Until the pufferfish came into my life.

What if the pufferfish is actually highly intelligent as well as aware?—but how would we know? When the standard of intelligence is set by us, and has everything to do with our anatomy?

So what is sentience, exactly?

Well, the definition evolves over time, but has nothing to do with intelligence…

 

And:

sentience (ˈsɛnʃəns) n.

1. the state or quality of being sentient; awareness

2. sense perception not involving intelligence or mental perception; feeling

 Some say that the ability to plan, visualize, and construct is a sign of sentience. That sounds like architecture, actually. Art and engineering combined if we do it; instinct if another animal does.

Just because we can’t hear it scream…

Sense perception means the ability to feel pain and loneliness. And to suffer. I wonder if there is a living creature anywhere that does not feel pain? Or loneliness. Everything that lives probably feels pain. I’m thinking maybe microbes don’t, but how do I know?  Just because they’re microscopic?  Am I again being species-ist, also known as myopic?
BlackCanyonMoss2
Moss Rocks!

EcoArt

Maybe art and sentience have nothing whatsoever to do with one another. Consider also the lush green moss gracing a quartz and pretty pink feldspar rock called Orthoclase.  As if the moss was painting on the rock. Can we even consider sentience in a plant?

 

If you take a closer look, past or within the velvety green luscious amazing moss, there’s a few other creatures in the rocks. As it turns out….moss is an allotrope, meaning it’s a primary plant producer upon which the food supply of the entire animal world depends.  Contrary to popular belief, moss does not eat rocks, it attaches to them in order to get water; it’s energy is derived from the sun, as is true of all plants.

BlackCanyonMoss3
Symbionts
So what’s the lighter green stuff? Not moss, not even plants. They’re the rock eaters, the lithotropes, aka lichen—microbes that feed off the chemical compostion of rocks, or whatever they attach to. Lichen form a symbiotic relationship with the moss. Some are pale green, some are yellow, orange, they’re all amazing.
crustose_lichens_lg
Crustose Lichen
Are these creatures aware of their artful expression of living; their unique and endless variations of a verse in the great song of the Universe?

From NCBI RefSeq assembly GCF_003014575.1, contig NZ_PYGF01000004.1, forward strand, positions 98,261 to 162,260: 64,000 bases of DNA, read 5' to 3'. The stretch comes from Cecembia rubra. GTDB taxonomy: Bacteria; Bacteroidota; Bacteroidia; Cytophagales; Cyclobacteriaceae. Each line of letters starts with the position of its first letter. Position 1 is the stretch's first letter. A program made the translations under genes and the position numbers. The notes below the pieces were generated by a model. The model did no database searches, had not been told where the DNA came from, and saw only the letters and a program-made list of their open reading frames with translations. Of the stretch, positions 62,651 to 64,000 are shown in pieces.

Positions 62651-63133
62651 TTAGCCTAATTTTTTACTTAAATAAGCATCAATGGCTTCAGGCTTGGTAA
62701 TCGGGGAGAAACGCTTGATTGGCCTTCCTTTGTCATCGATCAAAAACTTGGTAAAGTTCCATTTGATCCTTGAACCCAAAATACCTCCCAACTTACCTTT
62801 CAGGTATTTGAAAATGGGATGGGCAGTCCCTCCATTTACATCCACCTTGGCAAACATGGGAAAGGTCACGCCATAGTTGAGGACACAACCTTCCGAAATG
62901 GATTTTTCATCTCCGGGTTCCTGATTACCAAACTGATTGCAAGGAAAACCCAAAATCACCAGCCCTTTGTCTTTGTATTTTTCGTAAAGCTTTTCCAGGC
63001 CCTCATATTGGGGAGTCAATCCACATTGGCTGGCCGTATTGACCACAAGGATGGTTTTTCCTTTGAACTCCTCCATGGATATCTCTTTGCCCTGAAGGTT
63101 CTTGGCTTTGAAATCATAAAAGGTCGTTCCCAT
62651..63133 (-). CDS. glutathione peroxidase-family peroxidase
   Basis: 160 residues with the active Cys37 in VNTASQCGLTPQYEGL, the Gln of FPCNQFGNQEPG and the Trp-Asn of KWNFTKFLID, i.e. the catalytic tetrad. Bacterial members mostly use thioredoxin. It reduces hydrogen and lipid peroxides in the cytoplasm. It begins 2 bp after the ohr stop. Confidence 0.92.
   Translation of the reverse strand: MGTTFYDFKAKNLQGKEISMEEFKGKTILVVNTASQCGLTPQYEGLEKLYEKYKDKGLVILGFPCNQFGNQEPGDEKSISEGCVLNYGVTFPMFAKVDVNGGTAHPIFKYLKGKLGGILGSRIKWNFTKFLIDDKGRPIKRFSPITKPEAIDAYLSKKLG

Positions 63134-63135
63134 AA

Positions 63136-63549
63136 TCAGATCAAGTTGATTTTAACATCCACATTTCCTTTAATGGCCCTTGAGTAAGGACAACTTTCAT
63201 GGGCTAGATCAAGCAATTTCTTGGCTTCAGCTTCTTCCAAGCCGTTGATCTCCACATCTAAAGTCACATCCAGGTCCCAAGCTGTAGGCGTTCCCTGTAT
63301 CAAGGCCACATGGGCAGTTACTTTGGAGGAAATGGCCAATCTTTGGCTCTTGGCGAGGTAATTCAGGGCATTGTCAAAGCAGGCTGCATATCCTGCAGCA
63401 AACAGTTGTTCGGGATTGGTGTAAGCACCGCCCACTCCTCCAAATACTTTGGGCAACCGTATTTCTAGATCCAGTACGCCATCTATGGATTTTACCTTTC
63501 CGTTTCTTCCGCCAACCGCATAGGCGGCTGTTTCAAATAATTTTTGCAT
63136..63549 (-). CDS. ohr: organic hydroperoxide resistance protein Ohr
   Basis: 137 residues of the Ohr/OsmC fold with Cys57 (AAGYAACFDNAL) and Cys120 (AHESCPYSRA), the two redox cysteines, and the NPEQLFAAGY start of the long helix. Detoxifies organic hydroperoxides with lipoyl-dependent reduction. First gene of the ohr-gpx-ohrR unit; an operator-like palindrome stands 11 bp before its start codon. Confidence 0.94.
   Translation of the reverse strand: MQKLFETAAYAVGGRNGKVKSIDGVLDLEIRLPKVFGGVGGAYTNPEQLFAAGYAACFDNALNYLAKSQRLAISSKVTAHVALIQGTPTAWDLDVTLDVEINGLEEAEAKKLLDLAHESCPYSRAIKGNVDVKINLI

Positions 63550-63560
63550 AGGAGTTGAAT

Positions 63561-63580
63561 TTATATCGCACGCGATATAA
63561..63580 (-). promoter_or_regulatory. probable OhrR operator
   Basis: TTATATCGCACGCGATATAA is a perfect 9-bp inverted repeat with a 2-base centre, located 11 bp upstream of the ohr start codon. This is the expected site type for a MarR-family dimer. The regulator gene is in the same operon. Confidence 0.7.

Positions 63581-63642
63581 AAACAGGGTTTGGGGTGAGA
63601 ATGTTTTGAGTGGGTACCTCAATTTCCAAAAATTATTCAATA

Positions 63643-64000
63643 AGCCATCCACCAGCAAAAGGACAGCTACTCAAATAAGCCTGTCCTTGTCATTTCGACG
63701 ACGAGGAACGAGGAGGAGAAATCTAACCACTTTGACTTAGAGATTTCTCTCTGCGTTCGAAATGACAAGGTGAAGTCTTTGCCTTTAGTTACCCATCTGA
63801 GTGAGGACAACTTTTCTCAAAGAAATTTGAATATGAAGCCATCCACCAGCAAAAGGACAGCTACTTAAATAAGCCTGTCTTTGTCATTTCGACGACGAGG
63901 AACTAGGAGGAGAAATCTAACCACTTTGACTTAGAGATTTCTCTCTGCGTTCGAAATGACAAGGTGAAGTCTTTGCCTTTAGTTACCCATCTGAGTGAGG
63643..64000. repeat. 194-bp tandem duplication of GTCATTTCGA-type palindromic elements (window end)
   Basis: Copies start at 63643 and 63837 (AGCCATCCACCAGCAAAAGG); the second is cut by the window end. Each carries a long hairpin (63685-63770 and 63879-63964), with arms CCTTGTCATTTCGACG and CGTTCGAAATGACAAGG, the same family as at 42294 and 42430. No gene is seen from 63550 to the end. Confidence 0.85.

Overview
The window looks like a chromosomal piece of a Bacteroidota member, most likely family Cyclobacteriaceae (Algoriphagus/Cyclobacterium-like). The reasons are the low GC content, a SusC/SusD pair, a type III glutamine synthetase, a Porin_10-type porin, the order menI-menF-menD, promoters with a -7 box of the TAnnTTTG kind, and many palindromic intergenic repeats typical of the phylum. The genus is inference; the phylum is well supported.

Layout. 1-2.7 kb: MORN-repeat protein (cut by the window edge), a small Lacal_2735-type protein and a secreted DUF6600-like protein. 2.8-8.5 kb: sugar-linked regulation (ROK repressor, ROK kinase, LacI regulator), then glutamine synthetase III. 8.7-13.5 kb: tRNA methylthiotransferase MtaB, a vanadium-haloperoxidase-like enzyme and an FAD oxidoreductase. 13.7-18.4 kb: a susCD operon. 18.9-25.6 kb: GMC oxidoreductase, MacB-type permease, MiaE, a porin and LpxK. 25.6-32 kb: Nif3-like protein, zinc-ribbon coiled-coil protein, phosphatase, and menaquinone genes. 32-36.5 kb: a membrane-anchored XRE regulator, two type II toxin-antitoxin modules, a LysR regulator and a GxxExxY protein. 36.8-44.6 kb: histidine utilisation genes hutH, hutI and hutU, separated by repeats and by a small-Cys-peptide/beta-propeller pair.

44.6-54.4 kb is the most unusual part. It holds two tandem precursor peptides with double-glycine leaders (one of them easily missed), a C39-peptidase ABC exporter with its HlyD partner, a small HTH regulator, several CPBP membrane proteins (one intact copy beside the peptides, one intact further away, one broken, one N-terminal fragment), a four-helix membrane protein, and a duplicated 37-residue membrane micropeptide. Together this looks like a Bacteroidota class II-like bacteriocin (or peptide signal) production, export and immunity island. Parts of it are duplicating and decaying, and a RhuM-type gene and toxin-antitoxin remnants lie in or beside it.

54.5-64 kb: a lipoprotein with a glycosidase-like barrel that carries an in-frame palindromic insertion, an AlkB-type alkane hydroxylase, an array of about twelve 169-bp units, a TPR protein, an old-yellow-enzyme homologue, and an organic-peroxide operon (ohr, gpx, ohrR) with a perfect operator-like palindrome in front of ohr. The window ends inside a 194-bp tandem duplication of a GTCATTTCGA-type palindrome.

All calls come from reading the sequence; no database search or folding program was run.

Am I?
Are you?

 

 

 

Eco Art

ow.ly/Ed3Uj

Moss Is:

 

http://agillenlifescience.pbworks.com/w/page/34864162/Autotroph

Isn’t

 

http://en.wikipedia.org/wiki/Endolith

The Little Pufferfish Who Could

…build her a castle

Art in the Sand

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Click on image for extraordinary video: Art of the Pufferfish

I am totally charmed. Who knew pufferfish are masters of art and architecture?
The scientific powers that be attribute the whole thing to a mating ritual and the sole purpose of the pufferfish’s activity is to impress a female.
Not me, though.

Mission Accomplished

I am impressed. Thoroughly and completely.

I feel a certain kinship to this pufferfish, who pulls his vision from the sand. I work in clay—rarely if not never do I sketch things out first on paper. It’s not that I cannot draw, it’s that paper is but two dimensional, and clay is three. For me, it’s just easier to ‘draw,’ so to speak, with the clay in the first place.

DSCF0224
Archimedes Flight, 2006, Ceramic sculpture by Mary C Simmons

The pufferfish didn’t draw it all out first either, for obvious reasons. No paper, no writing utensils, no thumbs…just an internal vision that drove his entire body in the performance of art. That’s how I do it too, engrossed in my task and operating from an internal vision that informs my hands to construct the compendium of details that comprise the whole.

Art and Sentience

We humans draw a firm boundary between ourselves and the rest of creation, based on a standard (set by us) of intelligence and sentience, which undergoes periodic redefinition to exclude all of creation except us. Originally defined as the ability to feel and perceive, the definition was expanded to include an ability to suffer. Once we started noticing that all animals have that ability, self-awareness became the defining quality of sentience.

I can’t imagine how the pufferfish created his art without an awareness of himself in his oceanic landscape of water and sand. Why is it that the creation of art is an instinctual mating ritual in the animals, but a sign of sentience and intelligence in us?

satin-bower-bird-nestUntil the pufferfish first maps out his sculpture on paper or via computer graphics, or when the bowerbirds use differential equations to construct their nests, they’ll never even approach us intelligence-wise. Cool that we get to not only set the standard, but keep changing it as well so as to exclude all that is non-human. But why?

I am over-awed and comforted by my kinship with the little pufferfish creating a work of art the same way I do—from an internal vision, using his physical body. I doubt very much, however, that I could create this or any piece of art with my nose. From that perspective, the pufferfish is quite a bit more talented than I am.

 

ANIMAL ARCHITECTURE, book out April 2014 087.jpg
Animal Architecture

 

 

 

 

 

 

 

 

 

 

 

 

 

My Mother, My Art

Rita
Self Portrait, ~1950, Rita M. Simmons

Thanks to my very creative mother, Rita M. Simmons (1921-2004), my childhood was steeped in a variety of creative enterprises and the permission to make messes. She faced it, back in the 1950’s: creativity is untidy. She even organized a neighborhood puppet-making project in our garage that engaged the children of the whole neighborhood.